A Different Kind of Holy Week
My office is just a few blocks from St. Patrick’s Cathedral in Manhattan. So, on a good day, I get to church when it opens at 6:30, attend the 7 a.m. Mass, maybe go to confession if there’s time, pray my morning prayers and give Jesus a little time to say whatever He has in mind for me for the day. Because there is a Mass every half-hour through 8, I sometimes happen to be present for three Masses.
But this Holy Week, with public Masses unavailable, that three-Mass record is history. On the other hand, I get notifications now on my phone and laptop for livestream Masses. Around when the coronavirus quarantine got serious, I would find myself not going to sleep until Pope Francis’ Mass at Santa Marta in the Vatican.
It drives me a little crazy when we say Masses are canceled. Priests are still celebrating Masses. And this spiritual communion business is real.
The Magnificence of Holy Week
On Palm Sunday, I happened to pray the Mass in Rome, on Fifth Avenue, a few blocks from the White House, and in Phoenix. You can go to some websites with some incredible lists — pray the Mass in Knock, Ireland, if you choose.
Praying remotely is one thing. But it’s impossible to digitally receive the act of communion. But from day one of this inability to receive the Eucharist, I’ve become more and more keenly aware of my own unworthiness. Think about it: The creator of the world sends His only son to die for me so that I might have eternal life. It’s absurd that I could ever deserve such a thing. I’m a weak human being, with all kind of flaws. But that’s the magnificence of Holy Week and Easter, and way beyond. We have been made by Love, chosen to be gifted a faith that transcends whatever is going on in the world — this gives meaning to all the suffering, this raises us up to greatness, because our lives do not depend on us overcoming every human flaw, but trusting in a creator who does the most amazing things for us in this valley of tears.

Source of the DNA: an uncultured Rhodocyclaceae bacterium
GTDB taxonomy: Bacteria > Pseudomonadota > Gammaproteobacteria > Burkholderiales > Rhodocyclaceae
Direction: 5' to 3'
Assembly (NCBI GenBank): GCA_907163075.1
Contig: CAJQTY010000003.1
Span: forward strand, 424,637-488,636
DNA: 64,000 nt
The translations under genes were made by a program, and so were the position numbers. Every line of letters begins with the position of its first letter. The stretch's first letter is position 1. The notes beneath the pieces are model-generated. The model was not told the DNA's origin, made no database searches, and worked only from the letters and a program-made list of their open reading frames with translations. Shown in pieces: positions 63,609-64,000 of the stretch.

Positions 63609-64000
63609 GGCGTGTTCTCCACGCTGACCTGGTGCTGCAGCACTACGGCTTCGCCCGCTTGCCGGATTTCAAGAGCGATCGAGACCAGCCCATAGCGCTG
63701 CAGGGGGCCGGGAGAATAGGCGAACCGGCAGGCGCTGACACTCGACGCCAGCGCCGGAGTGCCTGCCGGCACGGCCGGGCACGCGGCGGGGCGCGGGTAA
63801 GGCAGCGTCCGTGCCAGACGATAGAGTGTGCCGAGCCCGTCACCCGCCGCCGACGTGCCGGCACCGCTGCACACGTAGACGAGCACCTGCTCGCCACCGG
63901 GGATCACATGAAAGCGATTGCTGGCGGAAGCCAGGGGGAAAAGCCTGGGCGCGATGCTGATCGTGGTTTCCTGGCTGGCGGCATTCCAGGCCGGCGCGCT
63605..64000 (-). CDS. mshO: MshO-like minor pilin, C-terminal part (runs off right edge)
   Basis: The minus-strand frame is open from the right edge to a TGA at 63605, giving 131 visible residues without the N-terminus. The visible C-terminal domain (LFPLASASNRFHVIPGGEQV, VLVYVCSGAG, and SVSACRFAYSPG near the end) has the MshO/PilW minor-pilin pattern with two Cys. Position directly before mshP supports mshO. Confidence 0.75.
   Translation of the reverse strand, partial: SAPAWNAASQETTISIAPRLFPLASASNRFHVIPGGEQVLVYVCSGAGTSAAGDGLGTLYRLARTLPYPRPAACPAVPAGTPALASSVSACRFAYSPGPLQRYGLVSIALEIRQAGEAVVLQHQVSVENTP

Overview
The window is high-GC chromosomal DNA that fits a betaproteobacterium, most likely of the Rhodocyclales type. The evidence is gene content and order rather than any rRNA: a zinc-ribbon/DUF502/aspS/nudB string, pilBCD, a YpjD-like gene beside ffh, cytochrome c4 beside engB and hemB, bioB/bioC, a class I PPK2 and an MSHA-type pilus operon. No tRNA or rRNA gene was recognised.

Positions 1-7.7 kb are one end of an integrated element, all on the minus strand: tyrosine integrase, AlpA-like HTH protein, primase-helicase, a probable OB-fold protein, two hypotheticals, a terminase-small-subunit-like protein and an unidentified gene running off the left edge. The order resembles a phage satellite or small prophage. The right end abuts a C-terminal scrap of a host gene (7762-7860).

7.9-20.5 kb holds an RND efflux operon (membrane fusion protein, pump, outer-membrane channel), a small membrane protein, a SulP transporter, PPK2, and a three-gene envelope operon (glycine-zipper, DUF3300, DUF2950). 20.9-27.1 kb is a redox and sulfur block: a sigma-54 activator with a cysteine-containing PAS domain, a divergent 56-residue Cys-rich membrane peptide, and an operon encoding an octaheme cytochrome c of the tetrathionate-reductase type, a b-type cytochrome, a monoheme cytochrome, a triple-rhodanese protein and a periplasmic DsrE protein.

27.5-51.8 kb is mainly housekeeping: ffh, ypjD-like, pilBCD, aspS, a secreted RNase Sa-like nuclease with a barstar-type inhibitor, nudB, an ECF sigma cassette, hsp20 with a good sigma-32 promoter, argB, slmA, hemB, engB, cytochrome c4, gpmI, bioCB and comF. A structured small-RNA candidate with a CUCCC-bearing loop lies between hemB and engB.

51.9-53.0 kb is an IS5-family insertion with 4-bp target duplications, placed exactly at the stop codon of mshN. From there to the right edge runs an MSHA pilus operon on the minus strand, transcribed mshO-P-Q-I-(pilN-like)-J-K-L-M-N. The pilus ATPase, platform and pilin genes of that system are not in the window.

Everything Good is a Gift
Now, I recognize that this isn’t what everyone believes. But, gosh, when you have someone who truly believes this as a friend or neighbor, that’s not a bad deal. When we truly believe, we can be good friends and neighbors. We could even amaze you with our love.
Don’t we see it now, during this anxious time? A UPS driver delivered to me a package the other day. He seemed to want to smile, with the brightest of smiles. He seemed to want to show, simply by saying “Good morning,” that there is hope — he has hope — that we need to be careful, but we also need to live and love one another.
Like many of us, I know people who have died, who have lost someone, who have fought and recovered from COVID-19. My life is made possible by people who haven’t ceased putting themselves in harm’s way. If there is only one thing that we learn from this quarantine time, may it be that everything good is a gift, and we are so much closer to one another and to the creator of us all than we realize when we are sucked up in the busyness of everyday life. If we are to learn anything from this fraught time, it must be a conscious decision, a choice. And it’s a choice between the soul’s life and death.
We know what we want, don’t we?
Kathryn Jean Lopez is senior fellow at the National Review Institute, editor-at-large of National Review magazine and author of the new book A Year With the Mystics: Visionary Wisdom for Daily Living. She is also chair of Cardinal Dolan’s pro-life commission in New York. She can be contacted at firstname.lastname@example.org.